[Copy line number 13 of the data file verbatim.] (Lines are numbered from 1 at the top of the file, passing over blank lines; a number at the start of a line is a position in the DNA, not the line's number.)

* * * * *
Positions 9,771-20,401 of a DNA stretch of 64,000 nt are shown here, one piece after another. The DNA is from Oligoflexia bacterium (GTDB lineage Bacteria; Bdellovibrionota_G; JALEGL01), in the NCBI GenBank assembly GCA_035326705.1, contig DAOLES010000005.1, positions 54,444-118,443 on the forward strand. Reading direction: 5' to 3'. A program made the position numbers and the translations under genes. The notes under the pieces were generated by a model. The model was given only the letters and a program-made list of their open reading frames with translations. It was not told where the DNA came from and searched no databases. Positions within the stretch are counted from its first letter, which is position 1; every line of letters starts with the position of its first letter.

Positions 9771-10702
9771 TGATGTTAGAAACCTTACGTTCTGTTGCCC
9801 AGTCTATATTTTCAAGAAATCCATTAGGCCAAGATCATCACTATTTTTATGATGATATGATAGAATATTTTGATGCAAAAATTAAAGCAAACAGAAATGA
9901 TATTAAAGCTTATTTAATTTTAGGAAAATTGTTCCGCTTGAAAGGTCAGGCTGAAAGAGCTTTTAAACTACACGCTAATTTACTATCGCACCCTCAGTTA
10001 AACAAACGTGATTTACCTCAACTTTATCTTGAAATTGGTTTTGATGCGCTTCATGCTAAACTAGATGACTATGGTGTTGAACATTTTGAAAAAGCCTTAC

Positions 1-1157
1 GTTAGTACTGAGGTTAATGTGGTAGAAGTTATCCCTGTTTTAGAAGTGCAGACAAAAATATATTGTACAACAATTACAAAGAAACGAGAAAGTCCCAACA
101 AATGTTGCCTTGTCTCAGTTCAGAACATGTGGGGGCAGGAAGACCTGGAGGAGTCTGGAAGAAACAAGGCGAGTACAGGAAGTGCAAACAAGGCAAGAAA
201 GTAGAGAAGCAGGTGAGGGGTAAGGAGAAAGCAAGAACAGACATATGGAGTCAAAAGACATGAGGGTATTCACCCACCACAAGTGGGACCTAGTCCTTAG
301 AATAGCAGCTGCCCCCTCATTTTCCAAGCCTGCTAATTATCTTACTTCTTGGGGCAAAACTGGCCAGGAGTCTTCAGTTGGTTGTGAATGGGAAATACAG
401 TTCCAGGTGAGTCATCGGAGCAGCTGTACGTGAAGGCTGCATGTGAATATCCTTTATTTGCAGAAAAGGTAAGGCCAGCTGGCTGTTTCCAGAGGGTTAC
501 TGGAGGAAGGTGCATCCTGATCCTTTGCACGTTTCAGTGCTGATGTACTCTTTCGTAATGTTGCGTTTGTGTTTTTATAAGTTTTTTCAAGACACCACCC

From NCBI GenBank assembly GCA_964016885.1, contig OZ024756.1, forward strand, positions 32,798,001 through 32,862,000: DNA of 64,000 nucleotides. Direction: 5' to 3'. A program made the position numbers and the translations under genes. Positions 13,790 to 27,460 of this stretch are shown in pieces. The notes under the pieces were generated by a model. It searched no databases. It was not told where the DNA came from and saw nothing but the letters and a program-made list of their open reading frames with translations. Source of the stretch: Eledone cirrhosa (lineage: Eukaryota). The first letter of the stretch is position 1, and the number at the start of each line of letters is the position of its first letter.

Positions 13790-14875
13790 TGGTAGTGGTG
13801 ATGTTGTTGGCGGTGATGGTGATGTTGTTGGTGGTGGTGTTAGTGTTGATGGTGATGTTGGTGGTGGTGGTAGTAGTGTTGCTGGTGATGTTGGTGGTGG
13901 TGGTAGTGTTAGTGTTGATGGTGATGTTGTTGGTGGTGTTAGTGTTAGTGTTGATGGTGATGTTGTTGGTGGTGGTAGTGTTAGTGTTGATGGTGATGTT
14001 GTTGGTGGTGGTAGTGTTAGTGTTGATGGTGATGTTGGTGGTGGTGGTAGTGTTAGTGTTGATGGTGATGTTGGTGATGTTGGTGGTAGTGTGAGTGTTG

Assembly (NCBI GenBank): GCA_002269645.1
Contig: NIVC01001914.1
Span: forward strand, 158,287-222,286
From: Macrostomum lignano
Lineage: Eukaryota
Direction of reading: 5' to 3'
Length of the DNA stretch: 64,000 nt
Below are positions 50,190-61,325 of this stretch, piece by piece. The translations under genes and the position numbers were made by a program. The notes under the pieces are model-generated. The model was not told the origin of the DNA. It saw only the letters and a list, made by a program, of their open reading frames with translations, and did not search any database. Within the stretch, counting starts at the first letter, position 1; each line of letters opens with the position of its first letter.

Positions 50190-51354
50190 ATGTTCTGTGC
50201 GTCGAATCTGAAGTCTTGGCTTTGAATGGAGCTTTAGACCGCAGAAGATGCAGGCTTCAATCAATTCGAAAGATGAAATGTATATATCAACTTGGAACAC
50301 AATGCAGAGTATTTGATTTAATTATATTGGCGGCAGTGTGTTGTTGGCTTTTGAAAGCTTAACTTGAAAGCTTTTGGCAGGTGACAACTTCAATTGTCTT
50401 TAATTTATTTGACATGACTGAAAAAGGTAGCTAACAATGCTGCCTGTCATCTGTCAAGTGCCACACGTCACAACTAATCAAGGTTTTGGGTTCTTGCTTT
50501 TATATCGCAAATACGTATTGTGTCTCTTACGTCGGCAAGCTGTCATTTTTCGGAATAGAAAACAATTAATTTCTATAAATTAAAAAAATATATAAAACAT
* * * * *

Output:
501 TGGAGGAAGGTGCATCCTGATCCTTTGCACGTTTCAGTGCTGATGTACTCTTTCGTAATGTTGCGTTTGTGTTTTTATAAGTTTTTTCAAGACACCACCC